In today's world, author James Bradley has come to realise some of his futuristic themes really aren't so far-fetched.
"The sense that reality is kind of outpacing the fiction that you're writing is really disconcerting," he told The Border Mail on Monday.
Bradley will discuss his latest novel Ghost Species on Thursday, July 30, as part of Future Tense, an online event to launch the 2020 Write Around The Murray festival program.
The Sydney writer will be joined by fellow author Lucy Treloar (Wolfe Island) from 6pm in a talk led by regular festival contributor Jason Steger.
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Ghost Species, Bradley's fifth novel, is set in Tasmania in the near future and centres on a secret project to resurrect Neanderthals.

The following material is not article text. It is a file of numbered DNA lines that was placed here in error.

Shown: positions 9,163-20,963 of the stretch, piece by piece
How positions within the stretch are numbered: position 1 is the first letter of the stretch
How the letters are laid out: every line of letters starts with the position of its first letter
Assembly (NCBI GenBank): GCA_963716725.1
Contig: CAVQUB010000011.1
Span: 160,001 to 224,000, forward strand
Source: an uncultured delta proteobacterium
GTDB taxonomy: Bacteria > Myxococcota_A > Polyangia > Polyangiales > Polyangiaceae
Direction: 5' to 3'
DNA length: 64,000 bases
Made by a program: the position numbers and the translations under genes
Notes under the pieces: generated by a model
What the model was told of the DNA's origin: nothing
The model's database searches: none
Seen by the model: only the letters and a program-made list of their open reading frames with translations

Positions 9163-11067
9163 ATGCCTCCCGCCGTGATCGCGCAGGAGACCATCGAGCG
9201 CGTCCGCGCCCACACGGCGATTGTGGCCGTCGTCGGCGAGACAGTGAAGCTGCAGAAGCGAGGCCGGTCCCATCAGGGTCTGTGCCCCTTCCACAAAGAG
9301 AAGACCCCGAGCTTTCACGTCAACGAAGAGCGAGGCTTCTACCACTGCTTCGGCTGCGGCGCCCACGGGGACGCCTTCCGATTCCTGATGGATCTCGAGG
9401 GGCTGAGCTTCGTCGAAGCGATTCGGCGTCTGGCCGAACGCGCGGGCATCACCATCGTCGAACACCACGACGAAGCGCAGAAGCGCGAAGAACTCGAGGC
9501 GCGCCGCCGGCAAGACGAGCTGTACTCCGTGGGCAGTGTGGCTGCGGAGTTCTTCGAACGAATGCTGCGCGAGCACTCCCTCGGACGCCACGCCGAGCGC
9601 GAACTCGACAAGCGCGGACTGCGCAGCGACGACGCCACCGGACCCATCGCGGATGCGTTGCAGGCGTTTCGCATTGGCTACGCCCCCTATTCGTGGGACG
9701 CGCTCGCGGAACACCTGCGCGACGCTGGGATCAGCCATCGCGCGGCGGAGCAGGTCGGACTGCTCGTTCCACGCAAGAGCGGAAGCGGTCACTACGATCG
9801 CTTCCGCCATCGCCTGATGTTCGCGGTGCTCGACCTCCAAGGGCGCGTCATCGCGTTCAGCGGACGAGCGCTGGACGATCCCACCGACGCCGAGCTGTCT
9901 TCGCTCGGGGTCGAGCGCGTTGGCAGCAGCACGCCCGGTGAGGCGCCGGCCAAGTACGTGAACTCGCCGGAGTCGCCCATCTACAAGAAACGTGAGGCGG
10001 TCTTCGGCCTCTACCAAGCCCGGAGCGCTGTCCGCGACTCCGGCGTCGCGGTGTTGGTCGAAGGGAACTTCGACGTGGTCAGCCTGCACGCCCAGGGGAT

"It's about extinction and de-extinction, loss and love, climate catastrophe and collapse," the author said.
The book was written, edited and published against the background of his parents' deaths, the summer bushfires and now the global COVID-19 pandemic.
Given present challenges, remaining realistic but not overwhelmed is a goal.
"The greatest kind of antidote to despair is action, do something," Bradley said.
"It seems to me that this kind of nebulous idea of hope is not much use.
"What we need is to be actually working to make things better, working to make change and that's where you actually find hope."
- writearoundthemurray.org.au for more details